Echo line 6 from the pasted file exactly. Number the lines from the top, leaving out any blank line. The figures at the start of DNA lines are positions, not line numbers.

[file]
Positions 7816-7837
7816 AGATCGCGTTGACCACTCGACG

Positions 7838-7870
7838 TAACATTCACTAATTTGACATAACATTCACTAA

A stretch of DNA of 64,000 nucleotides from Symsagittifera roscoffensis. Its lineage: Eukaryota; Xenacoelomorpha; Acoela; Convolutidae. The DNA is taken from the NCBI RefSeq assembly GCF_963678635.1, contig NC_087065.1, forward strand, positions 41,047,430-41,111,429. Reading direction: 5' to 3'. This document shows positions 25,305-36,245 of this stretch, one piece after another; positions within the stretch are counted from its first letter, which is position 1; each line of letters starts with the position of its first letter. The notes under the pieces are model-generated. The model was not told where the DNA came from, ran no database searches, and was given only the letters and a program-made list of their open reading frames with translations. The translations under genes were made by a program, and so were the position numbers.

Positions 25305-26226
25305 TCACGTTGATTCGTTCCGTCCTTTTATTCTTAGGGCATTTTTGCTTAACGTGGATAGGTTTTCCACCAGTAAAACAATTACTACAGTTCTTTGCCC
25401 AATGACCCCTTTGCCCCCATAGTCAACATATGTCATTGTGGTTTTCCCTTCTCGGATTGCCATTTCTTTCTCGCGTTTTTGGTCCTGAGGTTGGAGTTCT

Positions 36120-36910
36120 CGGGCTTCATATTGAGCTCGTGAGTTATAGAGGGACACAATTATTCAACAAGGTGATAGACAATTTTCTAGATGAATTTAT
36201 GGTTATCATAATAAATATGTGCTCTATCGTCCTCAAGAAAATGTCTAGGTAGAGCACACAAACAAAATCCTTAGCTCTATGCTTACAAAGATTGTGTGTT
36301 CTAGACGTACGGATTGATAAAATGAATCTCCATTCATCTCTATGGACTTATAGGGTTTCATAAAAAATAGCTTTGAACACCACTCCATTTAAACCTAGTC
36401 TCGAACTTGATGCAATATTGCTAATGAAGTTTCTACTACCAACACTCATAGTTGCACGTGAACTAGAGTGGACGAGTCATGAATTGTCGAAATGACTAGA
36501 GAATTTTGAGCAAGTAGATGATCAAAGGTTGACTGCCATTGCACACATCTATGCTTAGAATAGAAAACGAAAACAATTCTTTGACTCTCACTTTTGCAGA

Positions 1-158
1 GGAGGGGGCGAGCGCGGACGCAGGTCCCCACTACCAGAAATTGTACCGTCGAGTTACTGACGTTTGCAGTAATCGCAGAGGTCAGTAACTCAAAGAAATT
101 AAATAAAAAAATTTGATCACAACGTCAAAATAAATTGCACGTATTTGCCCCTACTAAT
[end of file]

Positions 25305-26226